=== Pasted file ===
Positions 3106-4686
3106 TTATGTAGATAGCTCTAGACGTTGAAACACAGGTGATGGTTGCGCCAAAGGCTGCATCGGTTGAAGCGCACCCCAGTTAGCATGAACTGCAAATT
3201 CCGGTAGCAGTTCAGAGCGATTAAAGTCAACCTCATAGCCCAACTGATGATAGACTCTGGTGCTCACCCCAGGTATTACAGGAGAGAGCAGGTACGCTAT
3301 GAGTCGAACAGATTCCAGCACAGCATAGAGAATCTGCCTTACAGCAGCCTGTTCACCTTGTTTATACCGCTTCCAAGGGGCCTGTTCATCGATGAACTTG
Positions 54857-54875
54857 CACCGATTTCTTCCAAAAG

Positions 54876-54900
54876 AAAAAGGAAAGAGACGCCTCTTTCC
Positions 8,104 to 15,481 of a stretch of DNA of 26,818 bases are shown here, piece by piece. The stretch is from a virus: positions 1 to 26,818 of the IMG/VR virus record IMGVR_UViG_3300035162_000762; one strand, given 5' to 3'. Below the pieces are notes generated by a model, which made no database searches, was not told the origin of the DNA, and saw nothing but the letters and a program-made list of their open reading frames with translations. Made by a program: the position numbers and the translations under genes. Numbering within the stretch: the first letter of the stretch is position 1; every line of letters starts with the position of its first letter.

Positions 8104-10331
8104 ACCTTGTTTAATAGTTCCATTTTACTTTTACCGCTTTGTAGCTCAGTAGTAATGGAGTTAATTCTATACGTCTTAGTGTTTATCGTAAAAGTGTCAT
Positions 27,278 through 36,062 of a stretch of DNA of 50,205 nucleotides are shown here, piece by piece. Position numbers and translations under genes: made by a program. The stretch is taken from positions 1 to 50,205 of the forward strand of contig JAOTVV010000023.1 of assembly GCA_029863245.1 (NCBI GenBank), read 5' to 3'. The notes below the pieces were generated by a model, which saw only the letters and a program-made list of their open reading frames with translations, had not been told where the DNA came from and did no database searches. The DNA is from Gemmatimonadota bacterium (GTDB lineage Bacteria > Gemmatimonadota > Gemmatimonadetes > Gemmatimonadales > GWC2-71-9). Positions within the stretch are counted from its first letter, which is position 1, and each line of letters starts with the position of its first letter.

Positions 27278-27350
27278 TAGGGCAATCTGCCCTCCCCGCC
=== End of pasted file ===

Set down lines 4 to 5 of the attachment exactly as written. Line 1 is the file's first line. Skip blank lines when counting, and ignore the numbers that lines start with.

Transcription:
3301 GAGTCGAACAGATTCCAGCACAGCATAGAGAATCTGCCTTACAGCAGCCTGTTCACCTTGTTTATACCGCTTCCAAGGGGCCTGTTCATCGATGAACTTG
Positions 54857-54875